Immediately return to start, stepping down with right foot, then left. Continue as fast as you can for 30 seconds.
AMRAP for 30 seconds
Scale down: Slow down speed from a run to a brisk walk.
2. Bosu Ab Chopper
With Bosu on floor (dome side up), lie faceup with lower back on center of Bosu dome, right leg bent, foot flat on floor, left leg extended straight hovering off floor. Extend right arm overhead and left arm down by side.
Crunch up, lifting torso and left leg off floor and reaching right hand to outside of left knee. Return to start. Switch sides; repeat. That's 1 rep.
Scale up: Extend both legs to hover off floor in start position, then perform reps.
3. Frog Squat
Stand with feet slightly wider than hip-width apart, then lower into a squat to start (hip crease slightly lower than knees), holding inside of each ankle (arms between knees) with hands.
Raise hips up until knees are just slightly bent. Return to starting squat position.
Scale up: Decrease range of motion and do tiny pulses, keeping weight in heels.
4. Plyo Lunge and Twist
Start in a lunge position with left leg forward and both knees bent to 90-degree angles. Twist upper body toward left.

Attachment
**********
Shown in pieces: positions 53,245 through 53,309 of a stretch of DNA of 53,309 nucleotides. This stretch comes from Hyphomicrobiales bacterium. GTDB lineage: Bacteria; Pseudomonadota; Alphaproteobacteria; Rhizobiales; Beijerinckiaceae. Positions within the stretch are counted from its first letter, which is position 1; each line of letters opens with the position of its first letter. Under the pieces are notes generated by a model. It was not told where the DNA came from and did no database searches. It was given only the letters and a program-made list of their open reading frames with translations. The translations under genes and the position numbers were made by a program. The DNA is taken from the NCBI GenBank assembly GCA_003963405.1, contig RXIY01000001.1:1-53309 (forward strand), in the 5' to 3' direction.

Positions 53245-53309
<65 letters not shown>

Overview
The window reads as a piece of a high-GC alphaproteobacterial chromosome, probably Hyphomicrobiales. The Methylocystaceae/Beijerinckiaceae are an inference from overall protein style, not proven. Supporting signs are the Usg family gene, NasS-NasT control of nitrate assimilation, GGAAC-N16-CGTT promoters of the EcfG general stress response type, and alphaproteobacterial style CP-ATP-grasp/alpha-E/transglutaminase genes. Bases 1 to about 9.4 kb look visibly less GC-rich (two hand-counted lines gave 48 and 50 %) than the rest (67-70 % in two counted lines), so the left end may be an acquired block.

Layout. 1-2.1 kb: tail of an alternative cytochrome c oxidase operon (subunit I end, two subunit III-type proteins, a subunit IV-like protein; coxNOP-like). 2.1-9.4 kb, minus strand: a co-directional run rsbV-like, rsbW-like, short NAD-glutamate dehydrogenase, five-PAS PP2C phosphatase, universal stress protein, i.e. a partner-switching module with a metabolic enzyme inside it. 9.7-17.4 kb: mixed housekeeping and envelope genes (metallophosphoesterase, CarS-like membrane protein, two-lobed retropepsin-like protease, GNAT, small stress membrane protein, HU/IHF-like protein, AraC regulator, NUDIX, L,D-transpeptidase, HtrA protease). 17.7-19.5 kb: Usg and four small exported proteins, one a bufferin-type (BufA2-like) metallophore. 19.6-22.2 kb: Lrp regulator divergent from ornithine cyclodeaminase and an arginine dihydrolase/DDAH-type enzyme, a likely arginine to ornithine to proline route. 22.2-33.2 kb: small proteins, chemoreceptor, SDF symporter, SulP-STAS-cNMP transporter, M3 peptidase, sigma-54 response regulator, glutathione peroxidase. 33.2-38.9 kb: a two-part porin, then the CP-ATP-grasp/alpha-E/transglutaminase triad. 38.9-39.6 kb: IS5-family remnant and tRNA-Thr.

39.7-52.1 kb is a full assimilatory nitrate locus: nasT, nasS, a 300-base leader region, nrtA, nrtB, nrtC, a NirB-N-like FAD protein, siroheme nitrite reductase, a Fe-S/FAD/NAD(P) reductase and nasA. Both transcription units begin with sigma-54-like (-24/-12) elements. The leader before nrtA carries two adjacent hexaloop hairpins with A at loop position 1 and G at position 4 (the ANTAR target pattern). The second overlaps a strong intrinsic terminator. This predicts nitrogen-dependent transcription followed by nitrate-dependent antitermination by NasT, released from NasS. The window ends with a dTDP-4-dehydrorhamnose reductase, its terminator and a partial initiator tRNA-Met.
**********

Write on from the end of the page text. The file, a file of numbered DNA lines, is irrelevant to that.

Jump up and switch legs midair, landing with right leg forward and twisting torso toward right.
AMRAP for 30 seconds
Scale down: Skip the jump and step into each lunge position.
5. Bosu Burpee
Place Bosu on floor with dome side down and start in plank position with hands gripping edges of Bosu base and feet on floor.
Jump feet up toward Bosu to outside of hands, landing in a squat position.
Stand straight up, lifting Bosu in front of chest, then press it overhead. Reverse motion back to start.
Scale up: Skip the jump and step into each lunge position.
6. Bosu Crossover
Place Bosu on floor (dome side up) and stand with left foot atop center of Bosu and right foot on floor to right of Bosu. Lower into a squat to start.
Press into floor and Bosu with feet to jump up.
Switch feet in midair so that right foot lands atop center of Bosu and left foot lands on floor to left of Bosu. Continue alternating.
AMRAP for 30 seconds
Scale down: Omit jump and stay low in squat position as you switch leg position, quickly tapping feet to floor as you alternate.
7. Handstand Walk in and Out
Start on floor in plank on palms with feet wide apart.
Do a push-up.
Keeping legs straight, walk hands back toward feet, allowing heels to rest on floor as you reach a jackknife position. Walk hands back to start.
AMRAP for 30 seconds
Scale up: Add 10 mountain climbers (5 on each side) after push-up.
8. Lateral Shoot-Through
Start on floor in plank on palms. Bend legs so knees are directly under hips, hovering a few inches off floor (crouch position).
Twist torso toward right, kicking left leg under body toward right while raising right arm behind head, elbow bent. Reverse movement back to crouch position. Switch sides; repeat.
AMRAP for 1 minute
Scale down: Return knees to floor when switching sides.
Scale up: Briefly tap glute to floor after kicking leg through.